Narissa Subramoney
Copy rewriter
2 minute read
1 Nov 2021
4:34 pm

Disturbingly low voter turnout recorded across all nine provinces thus far

Narissa Subramoney

Just over three and a half million people had voted by lunch time, which amounts to only a 14% turnout if special votes are added.

A voter casting her vote at the Philip Nel Fire station voting station on 1 November 2021, Pretoria. Picture: Jacques Nelles

The next few hours are crucial in getting as many voters as possible to the polls, with preliminary data showing a concerningly low voter turnout across all nine provinces.

Only 3.5 million South African’s made their mark as of noon on voting day. Voters have until 9 pm tonight to cast their ballots.

According to elections analyst Dawie Scholtz, The numbers by 13:30 on Monday were at:

  • Northern Cape: 16.3%
  • Limpopo: 15%
  • Free State: 14.8%
  • Gauteng: 14.3%
  • Western Cape: 13.7%
  • Eastern Cape: 13.5%
  • KZN: 13.3%
  • North West: 13%
  • Mpumalanga 12.8%

These figures excluded the special votes which took place at the weekend.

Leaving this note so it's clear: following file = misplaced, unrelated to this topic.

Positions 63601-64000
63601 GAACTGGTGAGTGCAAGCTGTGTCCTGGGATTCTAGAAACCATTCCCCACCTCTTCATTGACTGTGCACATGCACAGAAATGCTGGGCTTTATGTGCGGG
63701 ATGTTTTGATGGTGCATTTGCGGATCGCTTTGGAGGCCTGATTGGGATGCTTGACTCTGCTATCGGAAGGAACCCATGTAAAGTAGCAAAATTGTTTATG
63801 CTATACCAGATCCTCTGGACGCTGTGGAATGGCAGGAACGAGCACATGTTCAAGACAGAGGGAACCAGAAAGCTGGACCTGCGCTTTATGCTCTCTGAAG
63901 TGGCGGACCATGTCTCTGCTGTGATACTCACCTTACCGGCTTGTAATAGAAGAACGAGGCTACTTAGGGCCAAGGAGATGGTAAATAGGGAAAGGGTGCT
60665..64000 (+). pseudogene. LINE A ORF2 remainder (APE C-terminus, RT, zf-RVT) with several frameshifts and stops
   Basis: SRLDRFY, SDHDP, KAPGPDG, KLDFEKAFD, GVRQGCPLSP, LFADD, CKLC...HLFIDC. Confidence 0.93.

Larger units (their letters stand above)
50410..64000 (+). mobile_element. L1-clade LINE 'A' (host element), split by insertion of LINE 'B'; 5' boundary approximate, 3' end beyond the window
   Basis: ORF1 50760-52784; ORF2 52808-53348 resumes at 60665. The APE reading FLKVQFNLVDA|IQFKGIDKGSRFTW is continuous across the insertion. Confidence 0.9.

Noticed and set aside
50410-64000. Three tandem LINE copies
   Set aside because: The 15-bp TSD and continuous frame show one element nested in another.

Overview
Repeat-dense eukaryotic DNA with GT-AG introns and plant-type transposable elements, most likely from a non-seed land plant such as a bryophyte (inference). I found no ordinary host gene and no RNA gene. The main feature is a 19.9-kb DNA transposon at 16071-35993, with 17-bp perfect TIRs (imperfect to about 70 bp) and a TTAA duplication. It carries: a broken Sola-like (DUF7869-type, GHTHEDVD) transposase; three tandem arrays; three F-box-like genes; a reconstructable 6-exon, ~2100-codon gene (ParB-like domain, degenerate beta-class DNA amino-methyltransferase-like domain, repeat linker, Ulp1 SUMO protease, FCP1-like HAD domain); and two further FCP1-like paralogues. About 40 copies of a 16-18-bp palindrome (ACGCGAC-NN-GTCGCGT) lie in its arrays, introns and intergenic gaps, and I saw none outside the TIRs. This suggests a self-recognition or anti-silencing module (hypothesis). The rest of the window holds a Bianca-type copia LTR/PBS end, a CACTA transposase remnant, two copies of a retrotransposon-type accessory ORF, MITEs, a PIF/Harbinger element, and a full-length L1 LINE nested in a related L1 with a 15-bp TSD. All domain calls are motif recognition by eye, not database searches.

“The IEC just announced 3.5 million people had voted by noon. If you add the special votes, it implies a total national turnout of 14%. That’s very, very low,” said Scholtz in a tweet.

According to Scholtz, there is a higher turnout of voters in the rural areas of the Western Cape.

“They’re currently turning out higher rates than Gauteng, despite the weather. Turnout at noon: DA-leaning areas in the (small) sample: 44% ANC-leaning areas in the (small) sample: 28%,” said Sholtz.

The Joburg Noon Turnout Report showed higher voter turnout in the suburbs (24%), while Soweto stood at 14%.

“Low, but the 10% gap is holding at this point. The next few hours are crucial,” said Sholtz.

Market research company Ipsos predicted that only a third of the population (14.6 million people) will make their mark in today’s election.

Also Read: Voter turnout will be dominated by elders, Ipsos

“This figure represents only 34.3% of the total population eligible to vote,” said the company. Voter apathy was evident in the last few elections, with lower turnouts than expected.

At least 42.6 million South Africans are eligible to vote, but of these, only 26.2 million (61,6%) are registered to cast their ballots.

Ipsos also predicted that voter apathy was highest among younger voters, and the country’s elderly population would turn out in their numbers.

Registered voters in the country’s most populous province Gauteng, appear to be the most reluctant to vote, and only 51% of them fall into the medium voter turnout category.

Some people who had been queuing for an average of three hours complained of “archaic” voting mechanisms and called for electronic voting systems.